TCS Daily

There's Something About a Train Subsidy That's Magic...

By James K. Glassman - March 3, 2005 12:00 AM

Right after the November 1994 election, I wrote that "the way to tell how serious Republicans are about cutting federal spending is to watch...the Big Four programs: farm subsidies, Amtrak, public television, and arts funding."

The four are big, not in dollars, but in symbolic value: "It's impossible for a party that professes to believe in limited government to justify the use of taxpayer dollars for any of the Big Four, yet each has a powerful constituency."

A decade later, the record is not encouraging. All four programs have survived. NEA has been cut considerably, and the Corporation for Public Broadcasting's appropriation has risen at about the rate of inflation. (I should note that I have softened on both of these over the past 10 years; at a total of $500 million a year, they're probably worth the price.)

Farm subsidies are a more complicated story. They seemed on the way out, then made a comeback, and now President Bush proposes reductions for 2006.

Amtrak has been the biggest disappointment because the case for elimination is so clear. Instead, subsidies have risen by one-third since the Republicans took the House.

But, now, the administration wants to slash Amtrak's federal funding from $1.2 billion to $900 million. Some say that spells doom for the national passenger railroad as we know it.

"The president's number is a shutdown number," says David Gunn, Amtrak's CEO. Amtrak's advocates claim a reduced subsidy will plunge the railroad into bankruptcy. In reorganization, a reasonable scenario would be for Amtrak to sell its Northeast Corridor routes and shut down everything else -- unless local governments pick up the slack.

This is precisely the right approach. Why has it taken so long?

The answer, as Gunn once said in a moment of too much candor, is that politicians "don't have the intestinal fortitude to stand up and get rid of passenger rail service."

In 1970, Washington created Amtrak as a way to rescue passenger rail service, which hadn't made a profit since the end of World War II, thanks to the unleashing of air and auto travel. Since its advent, Amtrak has never made money. Subsidies total $30 billion.

Amtrak's audited statement for fiscal 2003 (the most recent figures) show a loss of $1.3 billion, up from $1.1 billion in 2002. Amtrak's payroll alone exceeds its ticket revenues.

So why not get rid of it? It would be cheaper, on some routes, for the government simply to buy plane tickets for train travelers.

The brilliance of Amtrak is that it creates a constituency in the 45 states in which its trains roll. Typical was a comment I heard at a congressional hearing a while back. Sen. Ron Wyden (D-Ore) sternly admonished Amtrak's CEO that "sharp pencil budgeting was required," but in the next breath, the Senator reminded, "It's not a national rail system if you leave Pendleton, Ore., behind."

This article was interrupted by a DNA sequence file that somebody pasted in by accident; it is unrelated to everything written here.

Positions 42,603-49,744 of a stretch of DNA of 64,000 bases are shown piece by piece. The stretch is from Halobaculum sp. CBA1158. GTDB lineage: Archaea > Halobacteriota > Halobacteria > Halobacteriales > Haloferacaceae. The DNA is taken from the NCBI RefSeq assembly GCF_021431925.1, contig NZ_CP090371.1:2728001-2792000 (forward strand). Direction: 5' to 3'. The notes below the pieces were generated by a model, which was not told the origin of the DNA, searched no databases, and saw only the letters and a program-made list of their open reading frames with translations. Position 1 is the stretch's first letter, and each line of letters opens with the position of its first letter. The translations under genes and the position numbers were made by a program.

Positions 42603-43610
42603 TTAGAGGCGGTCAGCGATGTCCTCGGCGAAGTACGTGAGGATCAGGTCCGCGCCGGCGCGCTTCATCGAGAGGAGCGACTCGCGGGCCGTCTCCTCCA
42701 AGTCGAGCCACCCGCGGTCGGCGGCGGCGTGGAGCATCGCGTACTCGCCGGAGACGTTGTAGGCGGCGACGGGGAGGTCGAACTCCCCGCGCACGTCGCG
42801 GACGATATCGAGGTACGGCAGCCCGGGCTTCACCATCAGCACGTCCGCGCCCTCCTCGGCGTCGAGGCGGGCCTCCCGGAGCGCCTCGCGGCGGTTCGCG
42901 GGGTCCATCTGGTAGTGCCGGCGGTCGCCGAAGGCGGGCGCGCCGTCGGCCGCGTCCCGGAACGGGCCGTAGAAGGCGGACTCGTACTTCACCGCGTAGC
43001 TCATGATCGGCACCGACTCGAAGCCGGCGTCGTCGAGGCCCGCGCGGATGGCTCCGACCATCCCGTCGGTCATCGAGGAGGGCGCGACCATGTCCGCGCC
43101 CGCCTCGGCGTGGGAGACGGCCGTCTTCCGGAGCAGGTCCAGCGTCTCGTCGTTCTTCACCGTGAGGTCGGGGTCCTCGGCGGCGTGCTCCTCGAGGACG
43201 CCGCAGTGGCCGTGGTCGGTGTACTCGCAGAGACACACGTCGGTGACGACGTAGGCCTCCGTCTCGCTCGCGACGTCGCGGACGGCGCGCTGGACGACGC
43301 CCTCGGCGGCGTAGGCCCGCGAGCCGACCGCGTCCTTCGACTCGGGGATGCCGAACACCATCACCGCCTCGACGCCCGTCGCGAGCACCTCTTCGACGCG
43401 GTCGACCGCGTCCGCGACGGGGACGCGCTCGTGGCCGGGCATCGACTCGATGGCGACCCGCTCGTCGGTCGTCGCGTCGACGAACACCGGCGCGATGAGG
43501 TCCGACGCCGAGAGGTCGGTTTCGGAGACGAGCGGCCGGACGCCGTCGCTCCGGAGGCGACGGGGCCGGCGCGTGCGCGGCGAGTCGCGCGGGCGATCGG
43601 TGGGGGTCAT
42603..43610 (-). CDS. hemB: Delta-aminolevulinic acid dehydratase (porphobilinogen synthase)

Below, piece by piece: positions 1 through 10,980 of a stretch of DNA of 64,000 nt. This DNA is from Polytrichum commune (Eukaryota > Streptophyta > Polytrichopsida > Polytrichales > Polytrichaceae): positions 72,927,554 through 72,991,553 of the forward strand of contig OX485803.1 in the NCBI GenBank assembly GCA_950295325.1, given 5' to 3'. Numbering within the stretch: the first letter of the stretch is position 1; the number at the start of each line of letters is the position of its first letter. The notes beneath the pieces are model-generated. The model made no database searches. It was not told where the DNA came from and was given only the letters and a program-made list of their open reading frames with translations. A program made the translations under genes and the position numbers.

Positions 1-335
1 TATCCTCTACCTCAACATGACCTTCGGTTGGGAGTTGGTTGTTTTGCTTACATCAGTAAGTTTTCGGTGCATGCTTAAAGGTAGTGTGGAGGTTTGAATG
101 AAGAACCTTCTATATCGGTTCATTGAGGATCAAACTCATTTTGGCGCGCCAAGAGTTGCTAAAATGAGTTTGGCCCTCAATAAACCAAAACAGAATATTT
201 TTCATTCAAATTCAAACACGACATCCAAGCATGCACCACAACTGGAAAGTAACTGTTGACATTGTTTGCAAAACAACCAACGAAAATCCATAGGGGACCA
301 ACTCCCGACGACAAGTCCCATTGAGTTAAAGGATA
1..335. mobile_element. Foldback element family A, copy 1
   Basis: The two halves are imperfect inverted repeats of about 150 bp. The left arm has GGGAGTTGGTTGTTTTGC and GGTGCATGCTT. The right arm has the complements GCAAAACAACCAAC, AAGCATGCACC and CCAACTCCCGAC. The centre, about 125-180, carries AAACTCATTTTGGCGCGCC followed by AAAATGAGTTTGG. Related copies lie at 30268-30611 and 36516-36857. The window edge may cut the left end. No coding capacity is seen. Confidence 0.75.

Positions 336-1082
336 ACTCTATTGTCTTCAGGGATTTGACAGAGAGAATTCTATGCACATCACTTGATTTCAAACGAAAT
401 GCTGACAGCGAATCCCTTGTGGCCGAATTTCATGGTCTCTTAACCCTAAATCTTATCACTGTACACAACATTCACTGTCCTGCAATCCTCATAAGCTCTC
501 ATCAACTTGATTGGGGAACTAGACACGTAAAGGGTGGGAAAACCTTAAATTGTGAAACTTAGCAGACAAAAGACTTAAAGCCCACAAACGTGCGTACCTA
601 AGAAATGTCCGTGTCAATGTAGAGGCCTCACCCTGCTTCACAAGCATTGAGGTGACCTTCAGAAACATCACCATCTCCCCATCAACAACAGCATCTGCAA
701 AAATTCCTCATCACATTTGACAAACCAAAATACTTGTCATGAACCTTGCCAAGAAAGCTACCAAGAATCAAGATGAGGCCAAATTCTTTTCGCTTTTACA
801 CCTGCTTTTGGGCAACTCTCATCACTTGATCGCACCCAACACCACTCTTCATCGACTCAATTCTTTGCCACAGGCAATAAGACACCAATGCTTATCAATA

At the same hearing, the chair, Sen. Kay Bailey Hutchinson (R-Texas), told the CEO she was giving Amtrak "one last chance." That was in 1997. Between 1998 and 2003, Joseph Vranich shows in his excellent book, "End of the Line," Amtrak received 29 official warnings about its financial condition from the GAO, CBO, etc., etc. Yet the trains still roll.

So far, 38 Senators -- among them, legislators who portray themselves as fiscal conservatives, like Sen. Evan Bayh (D-Ind) -- have signed a letter opposing the budget cuts. But my guess is that, this time around, Amtrak will get chopped.

I'm as sentimental about trains as the next guy, but Amtrak is tiny and creaky. While management crows about a ridership record, Amtrak carried just 24 million people nationwide -- fewer than emplaned at the Seattle airport alone. California is the number-one Amtrak state, with 4 million riders -- compared with 87 million air passengers.

The irony is that, while the United States preaches free-market economics, it runs a retrograde socialist-style rail system while the rest of the world -- Argentina, Poland, South Korea, Germany are just a few of the nations cited by Vranich -- is privatizing. Meanwhile, service deteriorates, and, as Vranich shows, Amtrak is vulnerable to horrific terrorist attacks.

The latest auditor's report from KPMG that Amtrak "has a history of substantial operating losses and is highly dependent upon substantial Federal government subsidies to sustain its operations."

It's time for those subsidies to end.


TCS Daily Archives